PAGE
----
I am currently using the command


To have my document sections and subsections appear as:

2 ...

However, for my document's fourth section, I would like (combining subsections a b, and c):

4.a b c

How do I do this while keeping the other section labels unchanged? Thanks for the help!

  • Is there a particular reason you want the subsections combined? Why not just call it 4.a, and then move on to 4.b?
    – Teepeemm
    May 14, 2021 at 19:20
  • @Teepeemm Yes, this document is my solutions to a problem set in which parts 4a and 4b are coding problems and 4c is an analysis of those coding problems. I want my write-up to match the Professors problem set section labeling, but I don't want to leave 4a and 4b blank since it would look nicer and read easier as "4 a b c".
    – Okeith
    May 14, 2021 at 19:26
  • Just use \subsection{\! b c}\addcounter{subsection}{2}.
    – Oni
    May 14, 2021 at 19:39
  • @Oni That does not work. The following section is still labeled "4.b" and the first section is now titled "4.a (large space) b c" since the argument entered in the subsection's braces is interpreted as the subsection's title.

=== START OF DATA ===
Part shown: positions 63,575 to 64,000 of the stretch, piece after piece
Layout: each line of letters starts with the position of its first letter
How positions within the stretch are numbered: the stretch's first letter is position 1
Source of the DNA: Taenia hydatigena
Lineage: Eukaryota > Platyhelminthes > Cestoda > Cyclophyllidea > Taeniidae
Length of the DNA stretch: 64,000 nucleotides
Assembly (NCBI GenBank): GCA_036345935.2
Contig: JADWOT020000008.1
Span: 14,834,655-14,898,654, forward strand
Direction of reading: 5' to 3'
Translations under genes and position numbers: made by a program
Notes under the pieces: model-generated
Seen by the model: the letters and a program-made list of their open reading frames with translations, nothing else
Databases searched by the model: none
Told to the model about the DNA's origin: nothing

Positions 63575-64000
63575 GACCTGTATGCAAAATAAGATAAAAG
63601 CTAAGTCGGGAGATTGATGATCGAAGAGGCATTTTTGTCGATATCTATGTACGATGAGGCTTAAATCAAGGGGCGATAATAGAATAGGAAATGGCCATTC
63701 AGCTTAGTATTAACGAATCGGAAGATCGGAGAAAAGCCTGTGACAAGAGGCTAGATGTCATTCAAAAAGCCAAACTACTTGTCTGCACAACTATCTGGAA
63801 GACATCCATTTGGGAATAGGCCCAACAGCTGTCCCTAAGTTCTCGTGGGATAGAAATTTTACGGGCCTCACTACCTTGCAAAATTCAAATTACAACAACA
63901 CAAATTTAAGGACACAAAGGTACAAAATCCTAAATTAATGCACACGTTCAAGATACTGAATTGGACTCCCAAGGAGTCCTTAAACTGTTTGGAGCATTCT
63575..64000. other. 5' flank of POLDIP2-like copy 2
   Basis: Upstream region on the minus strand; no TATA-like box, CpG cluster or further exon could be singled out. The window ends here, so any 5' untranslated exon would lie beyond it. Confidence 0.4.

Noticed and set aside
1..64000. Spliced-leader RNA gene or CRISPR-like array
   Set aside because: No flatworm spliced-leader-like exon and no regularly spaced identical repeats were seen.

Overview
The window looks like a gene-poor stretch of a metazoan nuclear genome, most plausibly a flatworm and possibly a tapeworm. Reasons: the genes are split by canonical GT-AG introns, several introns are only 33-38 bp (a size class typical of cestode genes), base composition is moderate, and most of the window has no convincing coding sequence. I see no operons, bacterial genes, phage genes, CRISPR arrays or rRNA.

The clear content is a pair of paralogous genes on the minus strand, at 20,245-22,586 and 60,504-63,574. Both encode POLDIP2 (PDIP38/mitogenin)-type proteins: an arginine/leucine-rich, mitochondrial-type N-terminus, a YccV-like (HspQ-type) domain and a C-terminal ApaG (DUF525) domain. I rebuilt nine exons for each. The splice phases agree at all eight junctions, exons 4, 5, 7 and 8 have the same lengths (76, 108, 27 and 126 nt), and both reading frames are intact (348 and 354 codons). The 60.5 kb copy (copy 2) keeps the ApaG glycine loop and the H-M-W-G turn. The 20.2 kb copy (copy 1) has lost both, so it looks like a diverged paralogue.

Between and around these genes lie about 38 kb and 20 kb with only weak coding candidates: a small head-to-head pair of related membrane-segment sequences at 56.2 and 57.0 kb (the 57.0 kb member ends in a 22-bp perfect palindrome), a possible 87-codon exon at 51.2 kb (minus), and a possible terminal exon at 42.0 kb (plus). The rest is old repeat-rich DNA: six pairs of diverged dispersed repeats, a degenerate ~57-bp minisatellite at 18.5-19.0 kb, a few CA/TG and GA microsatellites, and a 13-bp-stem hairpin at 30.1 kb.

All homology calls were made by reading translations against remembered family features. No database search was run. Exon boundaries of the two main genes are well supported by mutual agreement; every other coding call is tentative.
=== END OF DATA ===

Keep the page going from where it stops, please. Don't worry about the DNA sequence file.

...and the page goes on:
– Okeith
    May 14, 2021 at 19:59
  • \begingroup \renewcommand{\thesubsection}{\thesection.abc} \subsection{Subsection} \endgroup \addtocounter{subsection}{2}
    – Ivan
    May 14, 2021 at 20:01

2 Answers 2


Like @Ivan commented:

\renewcommand{\thesubsection}{\thesection.a b c}

Will add the b and c to the subsection and next subsection is 4.d.


To get something beyond what you want-- keeping in mind that such multiple-subsections may need to be clubbed later on-- let's take a more general macro for collating together as many subsections as one may choose... using the \foreach loop defined in the pgffor package, and nicely elucidated in this post.

\usepackage{pgffor, amsmath}

                     \foreach \c in {1, ..., #1}%

\section{The first section}
We have some questions answered in the following subsections.

\multisubsection{3}{A long answer, this should be}
When answering this question, we must consider the fact that
a complicated question expects a long and complicated, but clear answer.

\subsection{Answer to the second problem}
An easy answer, let's say.

\multisubsection{2}{Another, not-so-difficult problem}
Should have a moderately long answer, but as much to-the-point as possible.

\subsection{The next answer}
This should be evident from the above.


This should produce an output looking like this-- Multiple-subsections

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